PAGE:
A system like that can handle very, very large volume of files. If the non sellers are always removed from the main collection every three years, the collection would probably be very trim and up to date. You could even keep it roughly at the same files size. The personal portfolio can keep growing and the non sellers can also be added to another sales outlet if necessary. I mean how many pictures can you shoot over a lifetime? 30 000? Ive seen personal portfolios of that size, for a private portfolio, that isnt a problem. It would be the same like having your own webshop embedded in the agency.

What do you think??
« Last Edit: July 15, 2011, 17:14 by cobalt »


« Reply #1 on: July 15, 2011, 17:20 »
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I think that the size of the collections is irrelevant if you have great search tools. Google does a (largely) great job searching through masses of content and we don't care about the size of the pool of crud they searched, just about getting reasonable number of relevant results.

We have a number of legacy problems in existing collections - poor keywording and categorizing, for example - but I don't see size per se as a problem.

There have been lots of good ideas that appeared and then went nowhere: for example, a cross-agency search tool that put up a huge matrix of tiny squares of images in response to a search and you picked a few to seed a more targeted search of the type of thing you want. It was really surprising how you could rule out and rule in image candidates from small thumbs and then use the ones you like to get better results.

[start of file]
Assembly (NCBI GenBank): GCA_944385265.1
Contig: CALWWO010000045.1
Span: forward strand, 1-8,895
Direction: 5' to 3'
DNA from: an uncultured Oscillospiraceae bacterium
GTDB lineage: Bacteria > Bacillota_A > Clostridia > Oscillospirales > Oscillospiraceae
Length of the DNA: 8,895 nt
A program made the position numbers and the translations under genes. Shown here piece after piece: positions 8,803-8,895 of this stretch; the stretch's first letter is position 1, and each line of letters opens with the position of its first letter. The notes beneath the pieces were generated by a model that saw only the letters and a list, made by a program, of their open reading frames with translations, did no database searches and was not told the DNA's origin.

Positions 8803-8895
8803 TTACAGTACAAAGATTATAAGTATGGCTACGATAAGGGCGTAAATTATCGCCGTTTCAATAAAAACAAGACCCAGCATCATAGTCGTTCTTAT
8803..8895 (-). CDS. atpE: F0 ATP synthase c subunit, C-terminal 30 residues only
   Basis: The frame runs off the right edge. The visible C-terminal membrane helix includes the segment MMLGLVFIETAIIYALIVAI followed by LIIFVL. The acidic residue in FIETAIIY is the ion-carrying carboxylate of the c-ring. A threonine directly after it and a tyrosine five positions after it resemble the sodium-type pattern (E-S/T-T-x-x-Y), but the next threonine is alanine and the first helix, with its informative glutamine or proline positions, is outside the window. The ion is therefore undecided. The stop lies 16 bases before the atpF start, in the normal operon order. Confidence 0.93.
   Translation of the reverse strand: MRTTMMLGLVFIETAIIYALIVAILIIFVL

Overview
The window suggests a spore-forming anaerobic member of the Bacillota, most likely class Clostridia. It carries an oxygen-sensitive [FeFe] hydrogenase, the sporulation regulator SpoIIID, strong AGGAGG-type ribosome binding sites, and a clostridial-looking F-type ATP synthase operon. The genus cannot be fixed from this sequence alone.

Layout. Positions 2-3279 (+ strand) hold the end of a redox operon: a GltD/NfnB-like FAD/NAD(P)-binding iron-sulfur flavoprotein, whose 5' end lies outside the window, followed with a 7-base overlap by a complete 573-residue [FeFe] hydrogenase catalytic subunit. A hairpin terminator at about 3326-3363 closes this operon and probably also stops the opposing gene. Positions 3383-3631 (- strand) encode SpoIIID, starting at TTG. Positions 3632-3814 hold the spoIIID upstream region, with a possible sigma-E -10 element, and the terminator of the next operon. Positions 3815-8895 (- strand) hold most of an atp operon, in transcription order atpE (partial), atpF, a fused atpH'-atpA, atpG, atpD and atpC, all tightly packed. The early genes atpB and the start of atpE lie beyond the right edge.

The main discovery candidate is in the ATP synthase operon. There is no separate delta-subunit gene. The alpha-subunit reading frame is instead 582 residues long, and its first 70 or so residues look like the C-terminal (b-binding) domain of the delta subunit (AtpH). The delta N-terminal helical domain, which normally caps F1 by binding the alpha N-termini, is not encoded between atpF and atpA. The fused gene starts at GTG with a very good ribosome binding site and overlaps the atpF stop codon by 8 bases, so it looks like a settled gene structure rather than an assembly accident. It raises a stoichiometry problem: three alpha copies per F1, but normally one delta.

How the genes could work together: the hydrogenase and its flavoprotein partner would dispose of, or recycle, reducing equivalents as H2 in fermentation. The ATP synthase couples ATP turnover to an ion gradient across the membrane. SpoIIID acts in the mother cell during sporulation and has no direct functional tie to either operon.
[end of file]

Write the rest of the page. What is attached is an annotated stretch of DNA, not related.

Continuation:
I don't know if any of the agencies have the market heft to do a really great search job - they're squeezing to get more profits now, not to invest in better search technology. Google could do the job, but I don't know if stock image/video/audio content is a big enough pie for them to want to participate.

« Reply #2 on: July 15, 2011, 17:24 »
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Interesting topic.  

Maybe it can't be done, i.e. maybe it's not possible to have an archive 10 times larger than what exists today,  and maintain any meaningful standards of quality, or make it searchable in truly useful ways.  Arguably, the big microstocks are already in some degree of chaos, and have tried to push 'crowdsourcing' too far.  Improving overall quality and searchability means investing time and money in skilled reviewers, keyworders and software developers - more than is being spent today.

I like the idea of an agency having both public and private collections although I'm not sure how I'd actually make use of it.  

« Reply #3 on: July 15, 2011, 17:37 »
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"I like the idea of an agency having both public and private collections although I'm not sure how I'd actually make use of it.  "